The Changeling (1980)




Critic Consensus: No consensus yet.

The Changeling Videos

The Changeling Photos

Movie Info

Peter Medak's The Changeling is among a handful of films, including The Haunting (1963), Ghost Story (1981), and Lady in White (1988), that have successfully recreated the intimate, drawing-room atmosphere of supernatural horror fiction. After his wife and daughter are killed in a snowbound car accident, classical composer John Russell (George C. Scott) relocates from New York to Seattle to teach at his alma mater. Looking for a quiet place to rest and continue writing music, he is referred Claire Norman (Trish Van Devere) at the Seattle Historical Preservation Society. Claire shows John a large, sparsely furnished estate in the outlying countryside. He takes the house, appreciating its remoteness and the solitude it might afford, and diverts himself by renovating and settling in. He even starts to compose, putting aside his older work in favor of a new, sentimental piece for the piano. It is not long, however, before he begins having nightmares about the accident that killed his wife and daughter. Possibly because of this trauma, he is open to communications from the house's ghostly occupants. Pursuing a loud, repetitive pounding noise in an upper room, he stumbles on the apparition of a young boy drowning in a tub. Working together with Claire, John discovers frightening parallels between this vision and buried events from the house's past. Horror writer M.R. James once said that his goal as a writer was to make the reader feel "pleasantly uncomfortable." Those looking for a similar experience in movies will appreciate The Changeling as a gem in the horror genre.
Horror , Mystery & Suspense
Directed By:
Written By:
In Theaters:
Vestron Video


George C. Scott
as John Russell
Trish Van Devere
as Claire Norman
Melvyn Douglas
as Sen. Joe Carmichael
John Colicos
as DeWitt
Jean Marsh
as Joanna Russell
Barry Morse
as Dr. Pemberton
James Douglas
as Eugene Carmichael
J.B. Douglas
as Eugene Carmichael
Madeleine Sherwood
as Mrs. Norman
Roberta Maxwell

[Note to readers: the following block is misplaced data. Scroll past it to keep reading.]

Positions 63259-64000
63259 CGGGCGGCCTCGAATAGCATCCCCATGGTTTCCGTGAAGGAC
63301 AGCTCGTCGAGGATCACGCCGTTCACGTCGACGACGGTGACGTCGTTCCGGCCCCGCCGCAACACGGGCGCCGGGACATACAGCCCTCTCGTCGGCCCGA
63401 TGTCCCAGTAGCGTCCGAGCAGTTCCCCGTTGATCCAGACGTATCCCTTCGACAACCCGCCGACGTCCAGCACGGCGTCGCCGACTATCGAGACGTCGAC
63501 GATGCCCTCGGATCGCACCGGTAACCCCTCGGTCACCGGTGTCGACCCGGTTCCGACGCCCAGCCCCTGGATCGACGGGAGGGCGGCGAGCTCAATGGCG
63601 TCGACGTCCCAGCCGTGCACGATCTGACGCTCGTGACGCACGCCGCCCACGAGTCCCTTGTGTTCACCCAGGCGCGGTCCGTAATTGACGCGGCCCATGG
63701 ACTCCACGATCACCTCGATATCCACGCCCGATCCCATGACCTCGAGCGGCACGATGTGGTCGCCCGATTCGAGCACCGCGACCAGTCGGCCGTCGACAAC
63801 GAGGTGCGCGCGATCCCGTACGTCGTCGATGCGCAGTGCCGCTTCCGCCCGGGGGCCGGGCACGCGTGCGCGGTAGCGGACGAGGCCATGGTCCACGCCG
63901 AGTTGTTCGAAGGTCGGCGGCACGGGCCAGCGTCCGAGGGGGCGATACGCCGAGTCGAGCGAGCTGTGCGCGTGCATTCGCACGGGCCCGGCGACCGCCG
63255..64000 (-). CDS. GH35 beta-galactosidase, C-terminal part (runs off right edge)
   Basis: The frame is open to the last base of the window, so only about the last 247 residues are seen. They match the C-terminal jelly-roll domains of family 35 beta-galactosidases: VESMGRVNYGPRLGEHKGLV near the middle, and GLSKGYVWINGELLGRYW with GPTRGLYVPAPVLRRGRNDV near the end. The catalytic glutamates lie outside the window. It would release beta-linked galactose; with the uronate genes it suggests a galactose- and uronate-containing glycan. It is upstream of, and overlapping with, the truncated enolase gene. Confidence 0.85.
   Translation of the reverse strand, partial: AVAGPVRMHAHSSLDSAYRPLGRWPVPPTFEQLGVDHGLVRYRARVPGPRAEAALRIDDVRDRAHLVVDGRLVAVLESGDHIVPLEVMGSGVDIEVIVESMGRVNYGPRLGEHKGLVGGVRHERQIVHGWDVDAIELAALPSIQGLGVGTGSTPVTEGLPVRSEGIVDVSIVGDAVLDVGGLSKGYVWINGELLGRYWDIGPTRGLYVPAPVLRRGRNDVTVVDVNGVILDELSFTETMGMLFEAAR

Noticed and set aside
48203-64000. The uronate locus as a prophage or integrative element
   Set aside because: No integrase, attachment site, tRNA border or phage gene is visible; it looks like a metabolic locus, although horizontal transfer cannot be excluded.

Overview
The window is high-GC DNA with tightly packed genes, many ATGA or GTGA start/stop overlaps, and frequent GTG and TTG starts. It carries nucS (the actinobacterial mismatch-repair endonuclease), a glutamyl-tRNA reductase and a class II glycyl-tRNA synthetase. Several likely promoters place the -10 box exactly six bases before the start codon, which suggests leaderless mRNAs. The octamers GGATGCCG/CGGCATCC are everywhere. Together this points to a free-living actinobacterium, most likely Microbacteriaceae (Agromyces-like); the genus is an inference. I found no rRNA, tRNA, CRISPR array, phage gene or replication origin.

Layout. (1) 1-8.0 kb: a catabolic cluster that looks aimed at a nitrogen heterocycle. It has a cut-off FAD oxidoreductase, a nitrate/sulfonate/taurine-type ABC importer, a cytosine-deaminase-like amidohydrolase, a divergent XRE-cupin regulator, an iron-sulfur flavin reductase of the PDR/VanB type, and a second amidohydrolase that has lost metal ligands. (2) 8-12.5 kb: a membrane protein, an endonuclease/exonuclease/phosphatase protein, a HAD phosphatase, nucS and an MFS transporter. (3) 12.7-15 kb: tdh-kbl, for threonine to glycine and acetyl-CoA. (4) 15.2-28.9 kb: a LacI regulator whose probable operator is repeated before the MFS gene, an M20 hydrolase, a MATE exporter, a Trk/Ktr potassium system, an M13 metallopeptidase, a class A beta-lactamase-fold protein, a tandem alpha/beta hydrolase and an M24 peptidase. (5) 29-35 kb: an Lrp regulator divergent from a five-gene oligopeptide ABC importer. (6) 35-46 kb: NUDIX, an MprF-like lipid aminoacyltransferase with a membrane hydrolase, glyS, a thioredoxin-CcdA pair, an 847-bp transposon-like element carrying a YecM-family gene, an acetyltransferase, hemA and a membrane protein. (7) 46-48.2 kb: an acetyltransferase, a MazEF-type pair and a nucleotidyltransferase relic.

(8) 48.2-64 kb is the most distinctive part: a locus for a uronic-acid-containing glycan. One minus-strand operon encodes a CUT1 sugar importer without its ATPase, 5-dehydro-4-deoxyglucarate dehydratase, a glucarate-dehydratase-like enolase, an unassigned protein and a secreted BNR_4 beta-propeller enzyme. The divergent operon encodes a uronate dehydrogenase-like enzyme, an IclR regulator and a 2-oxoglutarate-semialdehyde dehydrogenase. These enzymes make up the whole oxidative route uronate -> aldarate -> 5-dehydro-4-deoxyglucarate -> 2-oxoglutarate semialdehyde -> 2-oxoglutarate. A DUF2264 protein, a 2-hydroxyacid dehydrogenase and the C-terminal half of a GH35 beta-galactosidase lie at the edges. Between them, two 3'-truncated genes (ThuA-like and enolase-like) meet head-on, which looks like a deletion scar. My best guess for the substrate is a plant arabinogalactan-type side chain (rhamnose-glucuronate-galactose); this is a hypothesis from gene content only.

as Eva Lingstrom
Bernard Behrens
as Prof. Robert Lingstrom
Frances Hyland
as Elizabeth Grey
Ruth Springford
as Minnie Huxley
Helen Burns
as Leah Harmon
Eric Christmas
as Albert Harmon
Chris Gampel
as Tuttle
J. Kenneth Campbell
as Security Guard
Janne Mortil
as Linda Grey
Terence Kelly
as Sergeant Durton
Anna Hagan
as Secretary
Antonia Rey
as Estancia
Sammy Smith
as Doorman
Paul Rothery
as Terry Grey
Hagan Beggs
as Coroner
Show More Cast

Critic Reviews for The Changeling

All Critics (17) | Top Critics (3)

The Changeling is a superior haunted house thriller.

Full Review… | March 25, 2009
Top Critic

The leaps made by Scott's agile mind in identifying both victim and usurper leave logic and credence on the starting block.

Full Review… | June 23, 2006
Time Out
Top Critic

If it only took craftsmanship to make a haunted house movie, The Changeling would be a great one.

Full Review… | October 23, 2004
Chicago Sun-Times
Top Critic

Copiado à exaustão nas duas últimas décadas, encontra-se datado, mas a ótima atuação de Scott, o roteiro bem amarrado e a direção de Medak merecem aplausos.

September 7, 2005
Cinema em Cena

corny but creepy

September 18, 2004
Shadows on the Wall

For the most part it's imaginative, understated and effectively creepy.

Full Review… | August 12, 2003

Audience Reviews for The Changeling

The actual haunting of the house, where John Russell (Scott) resides, is handled with craftsmanship and delicacy by director Peter Medak. The tell-tale gothic mansion, the deep bass thuds in the house's walls like a giant's knocks, and the quiet whispering of a child's voice, make this a very ably made haunted house story. While the story behind the haunting, and the search for the truth behind it, make for a really interesting mystery, it's such a strange assemblage of scenes. In the first part of the film we see Russell widowed and he begins teaching composition at a university. When he begins to be haunted, he realizes it almost immediately, goes searching for the truth, and finds it. Russell is never frightened by the ghost, only inquisitive about its origins. He doesn't mind picking up human bones, threatening people, and talking to the ghost in question. Even big old George C. Scott must get scared sometimes, but in this film he's fully self-possessed and seems unable to approach fear. The connection between him and his dead daughter is severed once we indulge in finding out the truth about the ghost, which makes me wonder why he's widowed at all. While the film itself was intricate and complex in the best of ways, there really wasn't anything frightening about it, which is a shame when watching a film about a ghost story.

Spencer S.
Spencer S.

Super Reviewer

three stars!!!

MisterYoda ?
MisterYoda ?

Super Reviewer



Directors Cat
Directors Cat

Super Reviewer

The Changeling Quotes

Discussion Forum

Discuss The Changeling on our Movie forum!

News & Features